Thailand’s consumer’s confidence index rises while business index falls
Thailand’s consumer confidence index for the month of September increased for the first time in seven months, thanks to the easing of lockdown restrictions, while the confidence index for the business sector for the same period continued its steady slide, because of concerns over floods, oil price rises and political instability.
Thanawat Pholvichai, rector of the Thai Chamber of Commerce University and advisory chief of its economic and business forecast centre, admitted that the contrast in confidence between consumers and entrepreneurs in the report is not normal and is due to the adjustments in the structures of the economic system.
He explained that consumers are more sensitive and responsive to the easing of lockdown restrictions, as reflected in their increased spending, whereas business operators are more cautious, because of liquidity problems and shrinking consumer purchasing power.
According to the survey, consumer confidence concerning the economy was registered at 35.5 points, compared to 33.8 points in August, regarding job opportunities it is 37.6 points, compared to 36.3 points a month ago, and confidence regarding future revenue is 50.8 points, compared to 48.6 points.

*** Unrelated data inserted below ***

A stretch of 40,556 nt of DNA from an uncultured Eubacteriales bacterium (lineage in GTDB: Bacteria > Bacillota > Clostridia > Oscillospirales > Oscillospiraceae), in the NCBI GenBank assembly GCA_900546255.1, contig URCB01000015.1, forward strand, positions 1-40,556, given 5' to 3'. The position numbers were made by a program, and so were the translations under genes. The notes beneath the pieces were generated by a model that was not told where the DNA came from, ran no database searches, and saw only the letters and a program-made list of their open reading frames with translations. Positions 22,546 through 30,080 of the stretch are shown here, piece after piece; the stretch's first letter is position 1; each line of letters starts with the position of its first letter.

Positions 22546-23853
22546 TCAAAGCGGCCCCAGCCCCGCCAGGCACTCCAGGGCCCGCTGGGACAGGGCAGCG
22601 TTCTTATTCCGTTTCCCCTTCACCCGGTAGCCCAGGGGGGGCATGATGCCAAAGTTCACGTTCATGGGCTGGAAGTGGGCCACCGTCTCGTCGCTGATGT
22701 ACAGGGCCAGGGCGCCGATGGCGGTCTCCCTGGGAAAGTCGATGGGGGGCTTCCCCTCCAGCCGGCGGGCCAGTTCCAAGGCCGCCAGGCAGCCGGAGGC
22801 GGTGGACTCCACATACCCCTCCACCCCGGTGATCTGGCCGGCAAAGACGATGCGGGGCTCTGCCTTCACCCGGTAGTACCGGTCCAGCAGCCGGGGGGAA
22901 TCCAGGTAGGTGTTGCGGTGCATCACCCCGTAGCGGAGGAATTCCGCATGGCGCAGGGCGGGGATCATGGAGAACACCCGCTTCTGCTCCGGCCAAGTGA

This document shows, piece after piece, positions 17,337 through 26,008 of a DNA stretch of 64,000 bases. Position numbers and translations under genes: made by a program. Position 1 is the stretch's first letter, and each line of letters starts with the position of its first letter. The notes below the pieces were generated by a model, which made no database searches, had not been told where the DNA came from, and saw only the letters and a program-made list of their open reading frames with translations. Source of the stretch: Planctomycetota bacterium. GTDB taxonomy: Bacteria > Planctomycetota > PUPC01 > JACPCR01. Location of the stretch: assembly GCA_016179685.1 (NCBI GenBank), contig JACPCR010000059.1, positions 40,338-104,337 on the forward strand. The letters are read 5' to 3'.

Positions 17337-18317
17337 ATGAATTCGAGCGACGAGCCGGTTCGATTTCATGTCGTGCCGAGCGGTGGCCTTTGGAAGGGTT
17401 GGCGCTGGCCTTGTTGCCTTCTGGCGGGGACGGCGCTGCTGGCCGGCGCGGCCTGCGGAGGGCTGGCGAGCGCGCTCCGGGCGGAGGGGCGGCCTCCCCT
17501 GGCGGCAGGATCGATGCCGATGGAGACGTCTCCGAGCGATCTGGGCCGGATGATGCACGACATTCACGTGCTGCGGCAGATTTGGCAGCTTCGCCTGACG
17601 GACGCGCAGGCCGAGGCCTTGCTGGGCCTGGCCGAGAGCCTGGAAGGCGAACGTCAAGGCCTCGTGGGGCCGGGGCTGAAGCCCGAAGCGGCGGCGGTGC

Thanawat pointed out that the consumer confidence index would have been higher without the flooding, oil price increase and political instability, warning that these risk factors will dampen consumer confidence and the index may not bounce back quickly.
On the contrary, the confidence index for entrepreneurs in September continued its fall, to 19.4 points, from last month’s 19.8 points, which were the lowest in 33 months, adding that the confidence index for all business sectors has steadily dropped for seven months in a row.
Regarding the COVID-19 pandemic, Thanawat said consumers and businesses concur, that the situation is improving, while the businesses are concerned that the current flooding in many parts of the country, if prolonged, will render more damage, estimated at between 15 and 25 billion baht, which may bring down the fourth quarter’s growth rate by 0.5-0.7%.
Although the government has promised to peg the retail price of diesel to 30 baht/litre, business operators are still worried because the price increase will push up their production costs.
He said that entrepreneurs want the government to ease lockdown restrictions further, to allow more businesses to resume operations, to encourage more foreign arrivals, and to increase economic stimulus packages.
Thailand’s growth rate for the whole year may register 1-1.5%, he said, but warned that the growth rate may shrink to 0 to% if flooding is prolonged and the plan to reopen the country to foreign arrivals is disrupted.